Staggering Spirit: Chasing Creativity in the Wind
Last night I was watching a documentary about The Eagles, the legendary country rock band from LA. They burned bright with creative energy for 10 years, and when success and #1 singles started pouring in the band started simmering internally until after 10 years of forced creativity together the wind of change whistled in and snuffed the flame (almost) permanently.
Creativity is a slippery, elusive thing. It’s like cupping a drink of water; if you don’t sip that quenching liquid quickly it all leaks out around your fingers and leaves your throat parched. You can’t hold it long. Like quantum science you never know for sure where it’s going to be or where it’s coming from at any given moment, but when inspiration hits you better take advantage because its appearance is fleeting and startles easily.
This morning I read this quote in The Painter’s Keys, a twice-weekly letter sent by Sara Genn (artist & daughter to lauded Canadian painter Robert Genn) the following quote:
“The trick to being truly creative… is to be completely unselfconscious. To resist the urge to self-censor. To not-give-a-shit what anybody thinks. That’s why children are so good at it. And why people with Volkswagens, and mortgages, Personal Equity Plans and matching Louis Vuitton luggage are not.” – Linds Redding
I’ve been thinking about this a lot lately: how does one foster creativity in one’s self? Redding is correct in that many of our modern trappings do interfere. I know from experience the pressure to create knowing that my artist income is the only thing making sure there is food on my family’s table. For years I’ve been searching for a better balance: do I take the stable, bespoke work or gamble with turning customers away and focusing on making great art?
I have found that the clamour of every day living, parenting, small-business owning, and all the other things that just simply ‘are’ in life consume 90% of time and creative energy, and it takes another 8% to get to ‘that space’ that allows me to generate, refine, and articulate artistic ideas that are more than just competent.
I’m realizing now that as Anie and I attempt simplify our lives, I take on less and less ‘custom’ work and push further into that risky ‘artist’ range where there is no safety net… just blessed cool air whooshing past as we fall.
Some may find that scary, and with good reason: It is. Calling yourself an artist is a life-long pursuit because no one can confirm or deny that truth except for the artist themselves… and as artists we are chronic self-doubters.
What I’m finding, however, instead of fear in the free-fall, is joy: I can’t remember being happier. I’ve always been a slow-burn, long-game kind of a guy. I’m willing to be patient, never content to sit and wait, but my progress (self-assessed) has been a crawl forward rather than a sprint. It’s taken me 41 years to find this path but now that I’m on it the Armies of the Nations will have a tough job getting me off.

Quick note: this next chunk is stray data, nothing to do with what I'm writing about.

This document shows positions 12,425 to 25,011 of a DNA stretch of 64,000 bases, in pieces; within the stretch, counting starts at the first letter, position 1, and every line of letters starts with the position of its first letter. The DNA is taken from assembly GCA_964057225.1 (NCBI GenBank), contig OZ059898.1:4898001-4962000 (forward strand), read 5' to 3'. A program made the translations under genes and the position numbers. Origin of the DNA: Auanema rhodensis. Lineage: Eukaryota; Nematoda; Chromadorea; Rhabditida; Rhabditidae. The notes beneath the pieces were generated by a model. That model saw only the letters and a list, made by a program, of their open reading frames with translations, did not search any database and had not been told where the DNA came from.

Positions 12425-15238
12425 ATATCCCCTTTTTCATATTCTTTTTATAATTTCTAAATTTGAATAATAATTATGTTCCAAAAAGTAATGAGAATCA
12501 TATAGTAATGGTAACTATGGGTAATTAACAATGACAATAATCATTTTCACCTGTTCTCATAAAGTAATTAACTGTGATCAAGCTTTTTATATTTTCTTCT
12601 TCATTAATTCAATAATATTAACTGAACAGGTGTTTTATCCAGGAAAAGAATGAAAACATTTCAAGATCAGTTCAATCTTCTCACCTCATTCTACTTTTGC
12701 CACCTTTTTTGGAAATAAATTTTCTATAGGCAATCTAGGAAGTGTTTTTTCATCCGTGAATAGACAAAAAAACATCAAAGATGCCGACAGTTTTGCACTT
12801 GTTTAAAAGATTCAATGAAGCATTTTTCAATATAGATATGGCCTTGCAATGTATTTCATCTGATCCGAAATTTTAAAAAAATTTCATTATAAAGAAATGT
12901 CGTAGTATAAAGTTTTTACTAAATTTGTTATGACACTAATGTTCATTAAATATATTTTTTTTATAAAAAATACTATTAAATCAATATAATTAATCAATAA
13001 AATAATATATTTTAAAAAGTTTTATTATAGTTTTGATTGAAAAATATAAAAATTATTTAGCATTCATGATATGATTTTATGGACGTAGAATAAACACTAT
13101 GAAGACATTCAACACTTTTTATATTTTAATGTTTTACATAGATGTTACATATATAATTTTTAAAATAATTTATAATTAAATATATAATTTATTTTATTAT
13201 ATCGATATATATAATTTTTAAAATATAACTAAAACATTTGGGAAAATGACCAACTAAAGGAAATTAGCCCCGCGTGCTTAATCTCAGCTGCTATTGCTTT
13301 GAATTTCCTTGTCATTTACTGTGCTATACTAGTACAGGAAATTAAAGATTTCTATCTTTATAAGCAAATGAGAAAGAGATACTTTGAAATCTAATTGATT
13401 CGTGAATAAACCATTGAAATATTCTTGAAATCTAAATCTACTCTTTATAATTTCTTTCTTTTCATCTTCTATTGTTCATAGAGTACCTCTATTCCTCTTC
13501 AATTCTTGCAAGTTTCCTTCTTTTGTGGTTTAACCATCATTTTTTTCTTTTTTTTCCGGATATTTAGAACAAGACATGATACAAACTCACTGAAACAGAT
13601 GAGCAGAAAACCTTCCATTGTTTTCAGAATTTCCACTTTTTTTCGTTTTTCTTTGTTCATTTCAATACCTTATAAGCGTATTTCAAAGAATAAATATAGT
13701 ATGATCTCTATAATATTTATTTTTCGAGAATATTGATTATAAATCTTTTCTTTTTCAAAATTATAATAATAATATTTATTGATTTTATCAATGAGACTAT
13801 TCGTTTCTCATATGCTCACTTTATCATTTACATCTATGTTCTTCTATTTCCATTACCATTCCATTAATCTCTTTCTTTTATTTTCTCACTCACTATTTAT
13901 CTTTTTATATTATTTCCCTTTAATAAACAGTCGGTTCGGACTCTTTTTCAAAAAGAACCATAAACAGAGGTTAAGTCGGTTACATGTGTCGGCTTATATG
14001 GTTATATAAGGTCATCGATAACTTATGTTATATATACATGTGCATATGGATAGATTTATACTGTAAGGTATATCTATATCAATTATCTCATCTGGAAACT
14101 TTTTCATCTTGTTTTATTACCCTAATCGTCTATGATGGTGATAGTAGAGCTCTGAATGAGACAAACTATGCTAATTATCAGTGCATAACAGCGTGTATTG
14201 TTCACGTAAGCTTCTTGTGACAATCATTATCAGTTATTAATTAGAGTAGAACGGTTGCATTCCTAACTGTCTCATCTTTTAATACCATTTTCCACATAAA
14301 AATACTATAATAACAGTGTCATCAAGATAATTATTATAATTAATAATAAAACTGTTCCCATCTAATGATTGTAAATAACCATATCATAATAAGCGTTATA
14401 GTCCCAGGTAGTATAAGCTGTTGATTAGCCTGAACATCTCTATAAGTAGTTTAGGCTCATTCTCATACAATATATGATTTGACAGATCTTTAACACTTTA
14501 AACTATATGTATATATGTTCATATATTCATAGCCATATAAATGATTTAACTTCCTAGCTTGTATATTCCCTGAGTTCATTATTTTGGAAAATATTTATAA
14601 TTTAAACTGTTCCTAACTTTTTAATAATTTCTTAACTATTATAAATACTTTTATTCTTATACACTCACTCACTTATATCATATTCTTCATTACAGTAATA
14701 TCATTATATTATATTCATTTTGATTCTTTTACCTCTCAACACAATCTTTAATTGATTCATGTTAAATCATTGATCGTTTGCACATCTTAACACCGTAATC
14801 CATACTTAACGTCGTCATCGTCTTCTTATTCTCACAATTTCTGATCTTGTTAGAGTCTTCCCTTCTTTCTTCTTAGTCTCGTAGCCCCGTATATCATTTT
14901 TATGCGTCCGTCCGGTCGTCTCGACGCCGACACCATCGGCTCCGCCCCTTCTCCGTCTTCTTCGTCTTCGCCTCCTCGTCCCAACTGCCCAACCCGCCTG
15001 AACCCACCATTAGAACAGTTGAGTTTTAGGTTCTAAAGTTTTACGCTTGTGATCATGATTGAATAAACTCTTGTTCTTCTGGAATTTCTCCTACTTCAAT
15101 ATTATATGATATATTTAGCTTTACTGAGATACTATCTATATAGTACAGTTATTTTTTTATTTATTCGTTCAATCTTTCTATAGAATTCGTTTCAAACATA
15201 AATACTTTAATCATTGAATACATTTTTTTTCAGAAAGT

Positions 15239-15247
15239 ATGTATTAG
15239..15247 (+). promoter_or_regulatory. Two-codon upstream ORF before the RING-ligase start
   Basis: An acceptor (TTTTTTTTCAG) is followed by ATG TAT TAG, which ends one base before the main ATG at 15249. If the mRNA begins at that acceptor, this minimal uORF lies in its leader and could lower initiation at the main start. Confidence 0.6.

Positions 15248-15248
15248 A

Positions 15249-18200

All that to let you in on this new truth: Clawhammer Press is changing a bit. The past 4 years have been stellar and crazy and wonderful. We’ve worked with some amazing people, and learned some hard lessons. In the end though I realize that I have to chase that happy… and right now that happy is coming from expunging ideas from my head that have been rattling around for years. It’s about finding models and industries and clients that allow Clawhammer Press to do what we do best: Create forward-thinking art with a historic process, to create memorable projects for memorable people, and much of the time that person will be me chasing my spirit animal through the woods.
This is part of the reason why artist are chronically low-income. We realize that often the trappings of success come with golden handcuffs and we need to dance on that razor’s edge of survival in order to generate enough inner turmoil to generate passion to generate ideas. Whether or not it’s true in each artist’s life, security has the perception of complacency. If you don’t need anything why would you chase an intangible thing through an imaginary forest? As Mickey Rourke says in his film Barfly “It’s a cage with golden bars”. Being an artist with a family, I have to be more pragmatic than some but I still get that sense: I must chase the white stag.
I don’t have a lot of information for you about what this all means exactly in practical terms (I’d tell you if I know), but don’t worry because there’s no urgency. Clawhammer Press not going anywhere, but I did want to give you all the heads up that we’re refining our vision and narrowing the focus of our headlights. I’m going to keep chasing that spark and trying to let that extraneous distractions fall away.
Someday, when the fires have burned hot and long, like The Eagles, I’ll let those winds carry me on to the next thing. For now, however, keep your eyes out for the signposts on the journey… it’ll be hot off the press.